When the King Comes

November 22, 2020; Matthew 25:31-46; Christ the King

We are all familiar with the great Last Judgement scene from Matthew’s Gospel. Jesus comes at the end of time and separates people into two groups, like a shepherd separating the sheep from the goats. The sheep go to eternal life and the goats to punishment. But the most important thing about this gospel passage is that it gives us the criterion on which that division is going to take place. It will be determined by how much we serve Jesus who is present in the hungry, the thirsty, the stranger, the naked, the sick, and the imprisoned. When you and I look at that list, we probably say to ourselves that we are doing rather well. After all, if we meet a starving person, we will give him or her a sandwich. If people we know are sick, we visit and care for them. It is not all that often that we run into strangers or prisoners. So, all in all, we are probably confident that we will be counted among the sheep.

But there is one word in today’s gospel that can radically change that perspective. Did you notice what that word was? Listen again: “When the Son of Man comes in his glory, and all the angels with him, he will sit upon his glorious throne, and all the nations will be assembled before him. The word is “nations.” Who is assembled before the king? All the nations. This text is telling us that we will not simply be judged as individuals. We will be judged as a nation. We will be judged not only for what we do or do not do, but what our country does or does not do for those in need. That is a significant difference.

When Jesus comes on the last day, he is not just going to ask us whether we gave a sandwich to the hungry person that knocked on our front door. He is going to ask why in 2019, in the wealthiest country on Earth, there were 30 million Americans who did not have sufficient nourishment. This year, because of Covid, that number is pushing 50 million. 17 million are children.

When Jesus comes with all the angels, he is not just going to ask if we mistreated a stranger at work or at school. He is going to bring up our national policy on immigration, a policy that the United States bishops have termed as “broken.” Our bishops have called for reforms, so that immigrant families will not be separated from one another and a legal path to citizenship be established for the undocumented who are already working in our country.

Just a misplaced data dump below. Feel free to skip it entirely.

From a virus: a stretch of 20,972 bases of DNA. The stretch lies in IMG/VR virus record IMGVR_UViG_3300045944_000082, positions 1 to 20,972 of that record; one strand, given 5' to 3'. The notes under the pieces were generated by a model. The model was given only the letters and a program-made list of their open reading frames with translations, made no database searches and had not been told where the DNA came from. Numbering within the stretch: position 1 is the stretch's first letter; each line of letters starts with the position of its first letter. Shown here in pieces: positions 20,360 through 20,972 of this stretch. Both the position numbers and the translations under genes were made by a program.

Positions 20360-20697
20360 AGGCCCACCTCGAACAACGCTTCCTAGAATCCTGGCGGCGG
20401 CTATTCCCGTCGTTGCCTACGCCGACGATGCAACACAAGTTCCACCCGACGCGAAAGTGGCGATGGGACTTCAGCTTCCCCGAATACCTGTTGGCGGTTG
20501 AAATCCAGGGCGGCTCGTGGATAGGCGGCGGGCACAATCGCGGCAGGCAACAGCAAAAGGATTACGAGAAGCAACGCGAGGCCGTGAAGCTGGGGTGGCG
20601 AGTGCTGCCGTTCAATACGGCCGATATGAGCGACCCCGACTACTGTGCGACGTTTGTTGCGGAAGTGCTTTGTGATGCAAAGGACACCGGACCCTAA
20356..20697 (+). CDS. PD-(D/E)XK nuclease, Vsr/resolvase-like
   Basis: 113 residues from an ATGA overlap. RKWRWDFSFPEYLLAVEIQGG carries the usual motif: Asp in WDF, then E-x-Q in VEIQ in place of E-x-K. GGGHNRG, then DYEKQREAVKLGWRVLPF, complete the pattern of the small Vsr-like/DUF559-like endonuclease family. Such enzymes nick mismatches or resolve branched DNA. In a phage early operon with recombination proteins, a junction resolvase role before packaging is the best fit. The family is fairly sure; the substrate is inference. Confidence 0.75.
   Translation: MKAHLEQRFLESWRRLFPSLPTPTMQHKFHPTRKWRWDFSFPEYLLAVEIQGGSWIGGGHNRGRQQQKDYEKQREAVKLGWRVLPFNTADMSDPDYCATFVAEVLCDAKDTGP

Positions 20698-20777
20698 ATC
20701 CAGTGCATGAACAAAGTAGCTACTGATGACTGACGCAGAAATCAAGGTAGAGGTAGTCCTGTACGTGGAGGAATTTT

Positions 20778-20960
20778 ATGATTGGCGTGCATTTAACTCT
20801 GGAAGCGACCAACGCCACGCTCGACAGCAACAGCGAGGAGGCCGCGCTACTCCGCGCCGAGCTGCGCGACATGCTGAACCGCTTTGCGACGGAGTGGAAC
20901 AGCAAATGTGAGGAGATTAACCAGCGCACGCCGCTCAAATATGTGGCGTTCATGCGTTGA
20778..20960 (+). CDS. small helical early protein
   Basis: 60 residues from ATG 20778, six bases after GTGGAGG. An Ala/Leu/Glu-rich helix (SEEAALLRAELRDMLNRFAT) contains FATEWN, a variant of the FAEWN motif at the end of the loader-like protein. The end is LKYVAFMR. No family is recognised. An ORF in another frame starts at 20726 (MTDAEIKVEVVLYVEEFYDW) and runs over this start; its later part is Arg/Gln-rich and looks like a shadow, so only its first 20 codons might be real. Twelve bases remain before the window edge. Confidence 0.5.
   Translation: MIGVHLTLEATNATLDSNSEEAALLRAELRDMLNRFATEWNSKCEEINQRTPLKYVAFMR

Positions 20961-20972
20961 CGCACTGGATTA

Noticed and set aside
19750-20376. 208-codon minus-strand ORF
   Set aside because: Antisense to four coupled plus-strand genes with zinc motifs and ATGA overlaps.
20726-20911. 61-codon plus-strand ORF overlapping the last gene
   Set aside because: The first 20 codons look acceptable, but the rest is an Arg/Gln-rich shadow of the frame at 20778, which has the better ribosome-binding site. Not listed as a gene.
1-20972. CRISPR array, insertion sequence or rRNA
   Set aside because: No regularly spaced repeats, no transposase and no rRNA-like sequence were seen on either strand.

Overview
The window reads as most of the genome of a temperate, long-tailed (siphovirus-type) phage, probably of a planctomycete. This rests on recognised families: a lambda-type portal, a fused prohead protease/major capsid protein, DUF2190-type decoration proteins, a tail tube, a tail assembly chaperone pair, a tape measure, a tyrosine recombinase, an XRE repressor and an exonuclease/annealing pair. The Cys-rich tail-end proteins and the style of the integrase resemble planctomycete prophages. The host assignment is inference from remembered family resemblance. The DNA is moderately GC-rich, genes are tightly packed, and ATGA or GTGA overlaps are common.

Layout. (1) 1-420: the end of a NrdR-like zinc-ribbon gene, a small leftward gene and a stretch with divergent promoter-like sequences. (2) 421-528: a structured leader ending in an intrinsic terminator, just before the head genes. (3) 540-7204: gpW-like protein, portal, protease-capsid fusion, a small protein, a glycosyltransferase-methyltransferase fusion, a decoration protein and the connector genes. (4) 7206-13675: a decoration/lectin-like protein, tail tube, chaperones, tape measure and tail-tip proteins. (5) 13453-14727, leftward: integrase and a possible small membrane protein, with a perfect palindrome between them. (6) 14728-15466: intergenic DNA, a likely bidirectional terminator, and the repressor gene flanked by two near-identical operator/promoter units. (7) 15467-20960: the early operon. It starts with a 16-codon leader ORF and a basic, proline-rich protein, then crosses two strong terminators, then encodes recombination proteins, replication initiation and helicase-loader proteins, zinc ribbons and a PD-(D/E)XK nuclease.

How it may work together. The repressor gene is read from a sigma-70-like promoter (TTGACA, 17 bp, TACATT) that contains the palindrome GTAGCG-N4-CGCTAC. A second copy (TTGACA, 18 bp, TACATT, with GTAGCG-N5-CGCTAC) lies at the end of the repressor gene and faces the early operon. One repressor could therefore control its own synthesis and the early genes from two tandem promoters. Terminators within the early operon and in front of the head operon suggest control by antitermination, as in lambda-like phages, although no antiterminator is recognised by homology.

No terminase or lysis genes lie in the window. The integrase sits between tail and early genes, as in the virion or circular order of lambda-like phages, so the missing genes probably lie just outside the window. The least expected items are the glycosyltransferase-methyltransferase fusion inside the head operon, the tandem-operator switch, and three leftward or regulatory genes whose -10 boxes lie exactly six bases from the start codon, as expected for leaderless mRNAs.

When Jesus takes his seat on his glorious throne, he is not just going to ask us whether we cared for our elderly parents or visited Aunt Louise in the hospital. He will want to know why 12.5% of Americans have no access to health care and 30.8% have insufficient access. That means that over 43% of Americans do not have the resources to fully address needs of sickness and disease.

When Jesus comes at the end of time, he is not simply going to ask us whether we once hired somebody who had a prison record. He will want to know why there are more imprisoned people in the United States than any other country, and why our programs for rehabilitation of those prisoners are so weak that over 80% of those released return to prison.

So, if you’ve been keeping score with me, our presence among the sheep is becoming somewhat tenuous. Now of course, none of us as individuals can change national policy with a snap of our fingers. But today’s gospel insists that our concern for those who are in need must extend beyond the circle of our immediate family and friends. Our responsibility to care for the most vulnerable members of society is woven into the gospel. This is why we as Christians must do our best to stay informed of these social realities and use whatever political leverage we have to shape policies that will meet the basic needs of the least among us.

The gospel today has warned us to be ready, because when Jesus comes on the last day, he is not just going to ask about you and me. He is going to ask about America.

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